Darwin (Written by: Alice B. McGinty; Illustrated by: Mary Azarian)
March 2, 2009 in Azarian, Mary, Books with Science Content, Books with Science Content, Creative Writing activities, Elementary Educators, Making Personal Connections, McGinty, Alice B., Picture Book, Research Ideas Tags: Alice B. McGinty, Caldecott Award Winner, Charles Darwin, Darwin, Mary Azarian, picture books about scientists
Reviewed by Margo Dill, www.margodill.com, email@example.com
Picture book for children ages 6 to 9, although older children (and parents!) will enjoy it.
Charles Darwin as the main subject–this is a non-fiction book.
Rating: This book is fascinating. Alice McGinty took a difficult subject, Charles Darwin, and made us see inside his mind to become a part of his life. Not to mention, the beautiful illustrations by Mary Azarian, Caldecott Medal winner for Snowflake Bently, add charm to the text.
Short, short summary: Darwin begins with the naturalist’s life as a boy and his struggles during his college education. Then McGinty takes us on the sea voyage that changed Charles Darwin’s life. Even though he almost didn’t go on the voyage due to the shape of his nose and he was seasick the entire time, Darwin studied the geography of the land, gathered fossils and rocks, and took notes on the species he found and the nature he saw. When he returned to England with a collection of birds that he thought were all different species, he soon discovered that they were actually all finches. This was when Charles Darwin first thought that species evolved. McGinty’s book goes on to tell the reader about Darwin’s struggles with his new discoveries and his religious beliefs. By the end of the book, you will be a fan of Charles Darwin and his hard work, even if you aren’t sure of his theories.
So, what do I do with this book?
1. Many different types of scientists are mentioned in this book, and many of them worked with or helped Charles Darwin with his theories. While reading this book, make a list on chart paper of the different scientists listed, such as botanists, paleontologists, and ornithologists. Next to the names of the scientists, write down what each studies. Then you can do a few things with this list. Students can generate questions such as, “What is the name of a scientist who studies the human body or old tools found in the ground?” Students can also choose one of these scientists, do some research on what the job entails, and then write a paragraph pretending to be that scientist.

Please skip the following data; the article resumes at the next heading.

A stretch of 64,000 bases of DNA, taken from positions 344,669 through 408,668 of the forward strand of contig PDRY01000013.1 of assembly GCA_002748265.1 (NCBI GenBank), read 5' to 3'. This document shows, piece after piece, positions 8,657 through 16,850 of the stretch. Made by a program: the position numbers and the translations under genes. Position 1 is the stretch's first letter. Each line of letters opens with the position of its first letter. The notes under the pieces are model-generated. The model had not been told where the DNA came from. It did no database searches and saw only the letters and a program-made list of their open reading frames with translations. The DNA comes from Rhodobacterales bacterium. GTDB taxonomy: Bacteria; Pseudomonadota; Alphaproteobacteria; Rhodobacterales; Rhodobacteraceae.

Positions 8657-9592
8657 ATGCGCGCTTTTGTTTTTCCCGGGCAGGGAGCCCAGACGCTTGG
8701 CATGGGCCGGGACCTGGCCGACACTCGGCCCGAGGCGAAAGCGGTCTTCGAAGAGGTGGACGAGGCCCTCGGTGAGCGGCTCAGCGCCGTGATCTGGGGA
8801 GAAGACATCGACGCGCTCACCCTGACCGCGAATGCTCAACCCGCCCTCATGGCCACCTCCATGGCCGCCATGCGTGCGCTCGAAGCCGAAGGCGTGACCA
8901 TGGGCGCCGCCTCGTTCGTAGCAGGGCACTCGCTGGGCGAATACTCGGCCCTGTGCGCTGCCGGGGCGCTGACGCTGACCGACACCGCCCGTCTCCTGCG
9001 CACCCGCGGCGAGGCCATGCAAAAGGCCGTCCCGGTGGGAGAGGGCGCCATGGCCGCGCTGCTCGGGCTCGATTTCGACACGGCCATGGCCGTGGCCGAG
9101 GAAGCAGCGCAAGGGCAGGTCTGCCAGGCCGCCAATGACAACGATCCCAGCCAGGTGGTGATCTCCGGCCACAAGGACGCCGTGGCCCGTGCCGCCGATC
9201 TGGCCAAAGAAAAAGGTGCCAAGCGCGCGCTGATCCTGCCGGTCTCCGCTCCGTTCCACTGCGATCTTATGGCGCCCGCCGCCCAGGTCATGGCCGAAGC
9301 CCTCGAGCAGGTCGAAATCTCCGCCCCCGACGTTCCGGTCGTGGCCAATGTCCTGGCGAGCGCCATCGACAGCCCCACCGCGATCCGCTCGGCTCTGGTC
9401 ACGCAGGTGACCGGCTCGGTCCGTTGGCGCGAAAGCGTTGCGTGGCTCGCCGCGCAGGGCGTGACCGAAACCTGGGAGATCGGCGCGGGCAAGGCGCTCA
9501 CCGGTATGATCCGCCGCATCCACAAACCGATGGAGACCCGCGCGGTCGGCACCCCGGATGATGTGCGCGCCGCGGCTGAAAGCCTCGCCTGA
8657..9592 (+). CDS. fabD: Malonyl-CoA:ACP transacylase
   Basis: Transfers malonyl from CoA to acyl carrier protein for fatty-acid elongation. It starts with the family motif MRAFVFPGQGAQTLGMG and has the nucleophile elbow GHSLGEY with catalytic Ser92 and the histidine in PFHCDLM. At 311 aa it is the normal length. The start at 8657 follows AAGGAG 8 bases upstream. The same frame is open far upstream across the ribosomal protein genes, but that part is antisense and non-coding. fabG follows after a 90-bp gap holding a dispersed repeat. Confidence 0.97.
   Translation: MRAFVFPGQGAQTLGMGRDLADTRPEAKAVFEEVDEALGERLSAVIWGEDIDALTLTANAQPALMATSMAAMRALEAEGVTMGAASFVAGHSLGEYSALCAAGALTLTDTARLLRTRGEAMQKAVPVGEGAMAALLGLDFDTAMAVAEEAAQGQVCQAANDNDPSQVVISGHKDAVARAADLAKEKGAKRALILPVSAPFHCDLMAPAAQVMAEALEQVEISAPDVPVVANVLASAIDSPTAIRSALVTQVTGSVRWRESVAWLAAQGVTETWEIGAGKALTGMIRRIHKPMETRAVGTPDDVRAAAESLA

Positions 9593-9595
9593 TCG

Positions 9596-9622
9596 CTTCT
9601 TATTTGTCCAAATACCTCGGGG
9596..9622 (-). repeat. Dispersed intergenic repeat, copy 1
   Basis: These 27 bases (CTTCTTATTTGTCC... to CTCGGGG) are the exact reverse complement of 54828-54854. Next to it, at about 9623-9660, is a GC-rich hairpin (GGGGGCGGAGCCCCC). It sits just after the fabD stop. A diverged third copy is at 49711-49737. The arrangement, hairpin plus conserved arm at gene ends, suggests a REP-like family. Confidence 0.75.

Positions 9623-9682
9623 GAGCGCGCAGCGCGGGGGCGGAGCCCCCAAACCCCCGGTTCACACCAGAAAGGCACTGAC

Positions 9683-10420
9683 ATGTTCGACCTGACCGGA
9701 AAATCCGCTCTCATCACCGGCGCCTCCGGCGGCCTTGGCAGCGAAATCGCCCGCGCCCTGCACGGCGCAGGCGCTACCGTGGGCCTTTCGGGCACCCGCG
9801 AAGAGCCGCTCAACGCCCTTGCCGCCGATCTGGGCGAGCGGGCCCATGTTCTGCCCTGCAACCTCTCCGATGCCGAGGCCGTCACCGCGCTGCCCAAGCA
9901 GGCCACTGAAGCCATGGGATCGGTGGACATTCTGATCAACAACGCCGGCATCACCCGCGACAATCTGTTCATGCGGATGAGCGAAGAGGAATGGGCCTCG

2. Depending on if you are using this book at home with your own children or with students in public or private school, you can ask students to write about what they think of Darwin’s theories. This is a great journal writing activity, and one where you can really see how your students gather information from a book and use it to form their own opinions. If you do not want to ask students to write whether they agree or disagree with Darwin’s theories, you can also assign students a journal prompt such as: “Charles Darwin loved to collect items and study them when he was young. Do you like to collect things? What do you like to collect? What do you notice about your collections? If you do not collect anything, why not? Would you like to start?”
3. McGinty includes a great quote by Darwin at the end of the book. “I have worked as hard and as well as I could, and no man can do more than this.” Ask your students what they think this quote means. Ask them to give you specific details from the book that show Darwin worked hard and accomplished something. Ask students or your children to share experiences with you and their classmates about a time when they worked hard to accomplish something, and how it felt when they reached their goals. If you want, you can turn this into a goal-setting activity, and ask each student to write one or two goals for the school year and how hard work will accomplish these goals.
Please leave a comment and share your thoughts about the book, Charles Darwin, or other activities you have used in this subject area. For more activities and information on Darwin, check out: Alice B. McGinty’s website.
photo by celerrimus www.flickr.com